I'm not sure that Special Forces on its own was up to the job of taking out all of Al Qaeda's capabilities in Afghanistan.  Indeed, as I recall, the Army Rangers made an emergency request for additional forces when they were afraid that Al Qaeda leadership may have escaped their control.  That request was - extraordinarily - denied.

              At any rate, once we had neutralized the direct threat of followup attack by Al Qaeda, I would have conducted aggressive diplomatic/economic action to demonstrate our displeasure with Saudi Arabia, the UAE, and Pakistan for having supported the terrorists - demanding change.  Obviously, we've missed that window which had been afforded to us by the universal sympathy we enjoyed post 9/11 now, and it's odd to note that the biggest arms deals being pushed by Bush now are to these very countries.

              We're pro-choice on everything! - Libertarian slogan

              by CA Libertarian on Tue May 27, 2008 at 04:29:48 PM PDT

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              •  I don't believe they actually wanted change (3+ / 0-)
                Recommended by:
                MA Liberal, The Movac, CA Libertarian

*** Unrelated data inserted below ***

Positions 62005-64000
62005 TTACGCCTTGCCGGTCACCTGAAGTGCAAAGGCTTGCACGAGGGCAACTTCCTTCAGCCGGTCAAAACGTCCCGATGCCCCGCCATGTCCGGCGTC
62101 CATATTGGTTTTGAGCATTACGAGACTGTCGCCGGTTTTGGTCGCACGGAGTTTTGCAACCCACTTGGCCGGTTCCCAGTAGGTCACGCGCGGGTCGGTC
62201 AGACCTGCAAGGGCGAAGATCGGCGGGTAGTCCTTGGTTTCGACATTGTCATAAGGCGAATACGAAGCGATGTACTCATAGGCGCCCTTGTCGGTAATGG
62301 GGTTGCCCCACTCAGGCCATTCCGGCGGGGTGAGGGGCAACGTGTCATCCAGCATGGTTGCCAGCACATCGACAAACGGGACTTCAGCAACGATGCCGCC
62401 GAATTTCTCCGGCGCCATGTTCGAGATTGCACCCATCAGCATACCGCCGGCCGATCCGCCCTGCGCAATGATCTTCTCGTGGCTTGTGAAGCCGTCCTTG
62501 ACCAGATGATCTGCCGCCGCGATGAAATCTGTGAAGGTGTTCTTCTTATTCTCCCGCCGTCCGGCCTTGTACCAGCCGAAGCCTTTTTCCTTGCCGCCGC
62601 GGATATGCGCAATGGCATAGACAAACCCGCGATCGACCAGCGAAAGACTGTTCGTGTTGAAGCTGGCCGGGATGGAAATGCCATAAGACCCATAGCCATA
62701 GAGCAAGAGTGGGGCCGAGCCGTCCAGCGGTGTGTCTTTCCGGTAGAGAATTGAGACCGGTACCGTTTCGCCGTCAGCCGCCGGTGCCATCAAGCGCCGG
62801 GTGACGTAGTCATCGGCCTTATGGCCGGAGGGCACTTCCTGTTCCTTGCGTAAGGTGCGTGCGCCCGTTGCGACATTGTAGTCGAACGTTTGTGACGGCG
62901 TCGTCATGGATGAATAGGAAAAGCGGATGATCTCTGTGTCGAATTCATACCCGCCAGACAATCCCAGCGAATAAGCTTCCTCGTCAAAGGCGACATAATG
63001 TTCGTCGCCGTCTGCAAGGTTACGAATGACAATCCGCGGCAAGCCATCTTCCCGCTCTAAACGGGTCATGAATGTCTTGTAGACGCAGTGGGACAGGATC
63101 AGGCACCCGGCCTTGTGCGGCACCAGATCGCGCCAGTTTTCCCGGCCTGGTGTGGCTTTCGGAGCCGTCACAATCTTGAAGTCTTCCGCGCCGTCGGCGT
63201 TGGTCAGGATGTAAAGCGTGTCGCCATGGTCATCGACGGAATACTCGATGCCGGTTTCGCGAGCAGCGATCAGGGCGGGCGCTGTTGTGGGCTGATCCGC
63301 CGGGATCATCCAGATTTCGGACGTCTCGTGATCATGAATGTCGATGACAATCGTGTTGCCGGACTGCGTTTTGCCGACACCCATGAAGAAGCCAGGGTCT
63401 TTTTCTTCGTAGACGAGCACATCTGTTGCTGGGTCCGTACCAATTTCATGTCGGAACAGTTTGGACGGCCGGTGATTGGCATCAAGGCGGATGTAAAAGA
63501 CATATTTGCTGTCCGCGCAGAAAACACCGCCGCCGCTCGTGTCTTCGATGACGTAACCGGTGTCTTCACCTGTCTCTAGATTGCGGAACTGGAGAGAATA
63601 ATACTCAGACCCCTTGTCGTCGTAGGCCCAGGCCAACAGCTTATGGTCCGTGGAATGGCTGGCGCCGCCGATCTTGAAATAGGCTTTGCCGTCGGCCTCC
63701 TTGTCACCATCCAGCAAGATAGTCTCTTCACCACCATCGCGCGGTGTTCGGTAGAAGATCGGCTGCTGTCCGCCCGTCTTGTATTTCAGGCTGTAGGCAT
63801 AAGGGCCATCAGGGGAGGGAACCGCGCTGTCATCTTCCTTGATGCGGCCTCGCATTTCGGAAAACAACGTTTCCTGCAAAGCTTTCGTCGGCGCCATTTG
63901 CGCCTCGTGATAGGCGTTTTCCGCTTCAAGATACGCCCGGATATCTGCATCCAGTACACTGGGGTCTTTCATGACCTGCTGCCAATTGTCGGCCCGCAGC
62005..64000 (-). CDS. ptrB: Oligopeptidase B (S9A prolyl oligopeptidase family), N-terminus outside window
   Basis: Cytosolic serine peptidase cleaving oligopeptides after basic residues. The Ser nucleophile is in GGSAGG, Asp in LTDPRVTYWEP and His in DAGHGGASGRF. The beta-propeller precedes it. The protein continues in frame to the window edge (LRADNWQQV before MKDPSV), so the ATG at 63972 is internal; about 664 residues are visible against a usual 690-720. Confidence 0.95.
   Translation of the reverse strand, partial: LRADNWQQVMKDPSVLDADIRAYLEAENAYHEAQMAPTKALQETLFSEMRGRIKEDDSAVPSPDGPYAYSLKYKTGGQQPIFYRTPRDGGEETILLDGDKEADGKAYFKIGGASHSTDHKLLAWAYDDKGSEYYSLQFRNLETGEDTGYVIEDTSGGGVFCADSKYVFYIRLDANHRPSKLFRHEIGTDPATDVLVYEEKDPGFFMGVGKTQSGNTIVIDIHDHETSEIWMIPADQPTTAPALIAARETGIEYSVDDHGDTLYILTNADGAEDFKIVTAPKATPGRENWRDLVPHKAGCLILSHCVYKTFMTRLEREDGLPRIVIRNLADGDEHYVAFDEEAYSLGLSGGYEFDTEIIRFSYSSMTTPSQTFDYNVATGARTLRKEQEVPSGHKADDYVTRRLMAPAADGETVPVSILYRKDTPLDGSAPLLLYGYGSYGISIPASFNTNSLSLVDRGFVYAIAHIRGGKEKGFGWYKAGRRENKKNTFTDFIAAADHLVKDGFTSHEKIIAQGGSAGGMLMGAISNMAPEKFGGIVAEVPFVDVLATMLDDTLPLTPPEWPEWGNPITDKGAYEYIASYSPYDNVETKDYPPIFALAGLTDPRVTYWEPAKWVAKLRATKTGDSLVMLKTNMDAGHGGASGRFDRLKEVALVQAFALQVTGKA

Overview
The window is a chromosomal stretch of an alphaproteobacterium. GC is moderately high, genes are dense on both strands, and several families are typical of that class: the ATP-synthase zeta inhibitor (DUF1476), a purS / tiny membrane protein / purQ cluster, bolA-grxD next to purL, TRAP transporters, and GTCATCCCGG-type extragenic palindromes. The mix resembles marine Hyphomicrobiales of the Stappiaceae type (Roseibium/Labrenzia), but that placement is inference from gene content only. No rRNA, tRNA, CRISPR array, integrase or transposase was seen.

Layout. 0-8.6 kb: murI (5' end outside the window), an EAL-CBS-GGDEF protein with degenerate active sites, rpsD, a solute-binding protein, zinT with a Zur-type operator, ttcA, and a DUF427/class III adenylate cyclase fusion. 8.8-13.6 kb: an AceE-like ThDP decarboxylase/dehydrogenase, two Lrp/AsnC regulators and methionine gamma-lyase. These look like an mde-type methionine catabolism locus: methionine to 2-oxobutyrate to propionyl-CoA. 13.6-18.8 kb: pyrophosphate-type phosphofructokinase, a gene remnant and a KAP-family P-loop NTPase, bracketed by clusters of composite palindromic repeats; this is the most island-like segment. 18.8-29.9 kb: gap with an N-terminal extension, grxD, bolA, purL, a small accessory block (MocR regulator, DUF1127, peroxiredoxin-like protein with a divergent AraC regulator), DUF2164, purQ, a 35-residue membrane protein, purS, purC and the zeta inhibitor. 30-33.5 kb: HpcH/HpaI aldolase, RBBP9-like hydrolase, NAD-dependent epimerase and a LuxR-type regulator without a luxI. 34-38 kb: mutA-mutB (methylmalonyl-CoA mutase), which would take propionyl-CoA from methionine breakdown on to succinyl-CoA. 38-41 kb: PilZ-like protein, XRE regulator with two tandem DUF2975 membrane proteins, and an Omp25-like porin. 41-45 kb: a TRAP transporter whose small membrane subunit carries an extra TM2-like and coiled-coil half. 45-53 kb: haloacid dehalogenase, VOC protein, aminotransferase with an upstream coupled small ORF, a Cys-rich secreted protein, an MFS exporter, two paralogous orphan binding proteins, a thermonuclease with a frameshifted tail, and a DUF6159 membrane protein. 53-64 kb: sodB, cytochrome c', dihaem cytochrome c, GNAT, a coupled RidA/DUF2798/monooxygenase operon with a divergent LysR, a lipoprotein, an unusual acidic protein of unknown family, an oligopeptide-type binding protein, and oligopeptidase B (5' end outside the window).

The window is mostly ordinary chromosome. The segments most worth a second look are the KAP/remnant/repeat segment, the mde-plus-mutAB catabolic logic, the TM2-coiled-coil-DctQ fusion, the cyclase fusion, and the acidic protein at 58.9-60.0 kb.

got to have a boogie man to keep wars (and profits) going.......

                And I don't believe it is "odd" that they are making major arms deals to SA, UAE, Pakistan - all part of the plan, as far as I can tell.  We are our future enemies to keep the wars going on constantly...... without war, no reason for all this military spending, therefore no profits.

                By the way, the reason bin Laden's group, and the Afghan warlords were able to get the Russians to leave was the fact that they had surface-to-air missiles to take out the helicopters.  

                So far, that has not happened in Iraq - so far, no one is selling them such weapons.

                So far.


                by dancewater on Tue May 27, 2008 at 04:34:37 PM PDT

                [ Parent ]

              •  One caveat I have... (1+ / 0-)
                Recommended by:
                CA Libertarian

                I see your point about 9/11, but I noticed that you do acknowledge that Special Forces alone could have been sufficient. Not only was Bush disinterested in actually stopping al-Qaeda, he used 9/11 as an excuse to launch an unnecessary military invasion.